Insomniac, I agree with what your saying but don’t you think the booing was excusable considering the England team – a bunch of professional players getting paid millions for what they do where playing a bunch of part timers and despite the huge difference in quality the teams went in at half time 0-0, maybe i’m wrong but i think some players excel when under pressure from the fans for example Stevie G i don’t think he would have played as good as he did if the fans hadn’t been on the teams back. Plus the fans are getting frustrated we are ranked 6th in the world and look at are last few results beat Andorra 3-0 without ever looking a world class team, we got beat by Croatia and drew with Macedonia and Israel IMO changes need to be made Hargreaves, Downing, Robinson, Defoe/Johnson/Crouch are not good enough players if we want to win World Cups or European Championships.March 29, 2007 at 20:39 #89436
Perhaps my hyperbole got the better of me, though there is no denying that with the advent of all seater stadia, grounds are far quieter than they were in the days of terracing. Of course no-one barracks people during plays and concerts these days, football is one of the few arenas where this kind of expression is still socially acceptable. And there’s nothing wrong with it.
Insomniac, I completely disagree with you about the role of the supporter. Going to a football match has always been about letting off steam, shouting and abusing players as well as singing at the top of your voice and cheering. McClaren and his players are not performing and haven’t for a long time. McClaren is a little unlucky in that some of this is a hangover from the Sven era, but the fact is there have been some woefully inept selections, tactics and player performances and these things build up. It happens at club level all the time, disatisfaction grows with every poor performance until the booing starts earlier and earlier in the game. It ends either in the sacking of the manager or the team turning it around. I await either outcome.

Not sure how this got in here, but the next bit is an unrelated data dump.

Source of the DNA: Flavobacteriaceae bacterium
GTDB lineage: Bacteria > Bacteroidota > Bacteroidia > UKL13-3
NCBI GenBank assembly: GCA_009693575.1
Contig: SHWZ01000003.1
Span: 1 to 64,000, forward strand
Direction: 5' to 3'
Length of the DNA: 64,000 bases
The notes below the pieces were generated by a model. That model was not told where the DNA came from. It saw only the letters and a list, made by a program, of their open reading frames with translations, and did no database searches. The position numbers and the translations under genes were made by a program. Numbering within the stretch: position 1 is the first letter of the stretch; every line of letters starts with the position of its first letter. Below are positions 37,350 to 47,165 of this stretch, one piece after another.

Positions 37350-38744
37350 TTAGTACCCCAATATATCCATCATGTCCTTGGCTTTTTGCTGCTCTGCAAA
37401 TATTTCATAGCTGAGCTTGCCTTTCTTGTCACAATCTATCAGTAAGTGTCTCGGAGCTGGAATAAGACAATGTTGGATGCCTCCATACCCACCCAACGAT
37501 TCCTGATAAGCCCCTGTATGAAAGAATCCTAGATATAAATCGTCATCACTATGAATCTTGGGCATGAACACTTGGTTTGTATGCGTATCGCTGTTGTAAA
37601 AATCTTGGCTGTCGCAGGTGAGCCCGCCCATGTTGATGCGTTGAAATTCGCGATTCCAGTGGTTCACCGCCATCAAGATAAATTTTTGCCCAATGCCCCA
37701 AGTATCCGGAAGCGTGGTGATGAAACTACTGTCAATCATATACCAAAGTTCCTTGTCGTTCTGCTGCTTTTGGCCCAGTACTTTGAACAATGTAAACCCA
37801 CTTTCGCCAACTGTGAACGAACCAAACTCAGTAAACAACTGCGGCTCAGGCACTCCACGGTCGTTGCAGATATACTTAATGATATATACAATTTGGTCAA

I suspect there is something else going on here as well, that Danny has alluded to. These are players who we are frequently told are worth every penny of their Ãƒâ€šÃ‚Â£100,000 a week, who live their entire lives in a bubble, completely isolated from the rest of the world – you are not likely to meet them in the high street, the pub, on holiday. Supporters have taken all that in and subconciously expect a higher quality of performance than in times gone by, are less prepared to tolerate mediocrity and less likely to sympathise with them. I sense a growing disillusionment with the top players that is poisoning the atmosphere.
As for whether or not it helped the players, that is irrelevant. This was the only opportunity that supporters had to express how they felt, it is the most effective way of communicating with a bunch of prima donnas who are living on reputations not achievements. The Andorra game was a perfect vehicle for this expression since there was absolutely no chance we would lose it. Maybe they are not used to such hostility and maybe they didn’t realise how angry supporters have grown. I’m sure they do now.March 29, 2007 at 22:09 #89437FriggoMember